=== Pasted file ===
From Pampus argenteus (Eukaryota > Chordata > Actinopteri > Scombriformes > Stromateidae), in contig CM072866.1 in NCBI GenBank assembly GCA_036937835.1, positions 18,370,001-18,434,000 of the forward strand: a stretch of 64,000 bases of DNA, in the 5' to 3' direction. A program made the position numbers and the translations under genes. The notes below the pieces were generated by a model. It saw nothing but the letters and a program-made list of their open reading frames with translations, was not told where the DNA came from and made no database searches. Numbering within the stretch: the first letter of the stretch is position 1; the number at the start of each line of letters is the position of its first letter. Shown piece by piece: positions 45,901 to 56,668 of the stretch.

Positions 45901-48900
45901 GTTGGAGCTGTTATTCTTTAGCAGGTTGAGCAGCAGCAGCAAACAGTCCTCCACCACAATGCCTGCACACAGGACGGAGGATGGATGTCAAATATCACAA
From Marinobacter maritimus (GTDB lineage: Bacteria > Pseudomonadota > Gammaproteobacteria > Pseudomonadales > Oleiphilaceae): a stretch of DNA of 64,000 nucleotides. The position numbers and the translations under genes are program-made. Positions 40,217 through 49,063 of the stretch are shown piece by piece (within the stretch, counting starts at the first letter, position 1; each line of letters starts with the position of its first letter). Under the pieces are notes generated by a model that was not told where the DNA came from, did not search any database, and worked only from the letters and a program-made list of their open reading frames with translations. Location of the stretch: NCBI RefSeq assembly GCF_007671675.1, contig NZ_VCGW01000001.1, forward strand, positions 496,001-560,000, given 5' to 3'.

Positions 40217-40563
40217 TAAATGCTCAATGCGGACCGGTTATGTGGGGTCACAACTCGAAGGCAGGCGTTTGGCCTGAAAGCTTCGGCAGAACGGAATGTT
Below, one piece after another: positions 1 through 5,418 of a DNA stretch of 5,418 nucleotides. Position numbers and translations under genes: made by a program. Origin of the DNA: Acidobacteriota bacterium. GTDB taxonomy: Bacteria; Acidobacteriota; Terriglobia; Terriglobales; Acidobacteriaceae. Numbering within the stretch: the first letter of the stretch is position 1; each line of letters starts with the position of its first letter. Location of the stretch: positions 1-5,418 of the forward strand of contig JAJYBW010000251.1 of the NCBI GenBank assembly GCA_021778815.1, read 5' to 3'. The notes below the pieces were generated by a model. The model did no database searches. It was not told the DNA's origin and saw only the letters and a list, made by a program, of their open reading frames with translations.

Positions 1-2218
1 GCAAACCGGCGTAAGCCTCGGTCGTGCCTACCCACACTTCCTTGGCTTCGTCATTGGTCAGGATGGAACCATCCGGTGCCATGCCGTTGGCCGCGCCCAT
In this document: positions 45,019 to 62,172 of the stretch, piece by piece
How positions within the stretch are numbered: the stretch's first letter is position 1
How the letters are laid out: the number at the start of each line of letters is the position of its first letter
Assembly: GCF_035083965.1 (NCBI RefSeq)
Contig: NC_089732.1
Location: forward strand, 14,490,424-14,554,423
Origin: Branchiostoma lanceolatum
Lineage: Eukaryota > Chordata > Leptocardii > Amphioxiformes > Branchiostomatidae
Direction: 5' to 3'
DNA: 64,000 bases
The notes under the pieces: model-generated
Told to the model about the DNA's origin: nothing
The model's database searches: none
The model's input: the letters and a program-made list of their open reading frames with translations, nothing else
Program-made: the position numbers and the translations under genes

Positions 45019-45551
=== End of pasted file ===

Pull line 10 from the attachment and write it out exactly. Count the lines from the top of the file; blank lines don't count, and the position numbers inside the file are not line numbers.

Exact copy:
In this document: positions 45,019 to 62,172 of the stretch, piece by piece